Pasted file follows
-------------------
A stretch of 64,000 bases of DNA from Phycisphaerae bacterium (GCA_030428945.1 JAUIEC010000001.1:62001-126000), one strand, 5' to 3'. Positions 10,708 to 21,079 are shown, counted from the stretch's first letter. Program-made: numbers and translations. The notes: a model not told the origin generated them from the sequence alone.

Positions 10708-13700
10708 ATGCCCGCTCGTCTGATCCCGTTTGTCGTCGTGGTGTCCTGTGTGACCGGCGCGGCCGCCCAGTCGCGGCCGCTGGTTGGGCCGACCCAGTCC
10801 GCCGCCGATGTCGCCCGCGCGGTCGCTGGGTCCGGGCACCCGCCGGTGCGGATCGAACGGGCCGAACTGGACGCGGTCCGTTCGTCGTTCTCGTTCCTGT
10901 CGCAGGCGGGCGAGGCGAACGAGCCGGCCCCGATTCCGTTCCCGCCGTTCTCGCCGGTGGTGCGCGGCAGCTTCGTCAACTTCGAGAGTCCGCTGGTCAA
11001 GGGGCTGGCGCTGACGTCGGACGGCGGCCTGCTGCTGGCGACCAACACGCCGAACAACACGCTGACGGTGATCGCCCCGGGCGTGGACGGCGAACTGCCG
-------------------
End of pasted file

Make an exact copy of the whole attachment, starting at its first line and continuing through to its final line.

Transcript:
A stretch of 64,000 bases of DNA from Phycisphaerae bacterium (GCA_030428945.1 JAUIEC010000001.1:62001-126000), one strand, 5' to 3'. Positions 10,708 to 21,079 are shown, counted from the stretch's first letter. Program-made: numbers and translations. The notes: a model not told the origin generated them from the sequence alone.

Positions 10708-13700
10708 ATGCCCGCTCGTCTGATCCCGTTTGTCGTCGTGGTGTCCTGTGTGACCGGCGCGGCCGCCCAGTCGCGGCCGCTGGTTGGGCCGACCCAGTCC
10801 GCCGCCGATGTCGCCCGCGCGGTCGCTGGGTCCGGGCACCCGCCGGTGCGGATCGAACGGGCCGAACTGGACGCGGTCCGTTCGTCGTTCTCGTTCCTGT
10901 CGCAGGCGGGCGAGGCGAACGAGCCGGCCCCGATTCCGTTCCCGCCGTTCTCGCCGGTGGTGCGCGGCAGCTTCGTCAACTTCGAGAGTCCGCTGGTCAA
11001 GGGGCTGGCGCTGACGTCGGACGGCGGCCTGCTGCTGGCGACCAACACGCCGAACAACACGCTGACGGTGATCGCCCCGGGCGTGGACGGCGAACTGCCG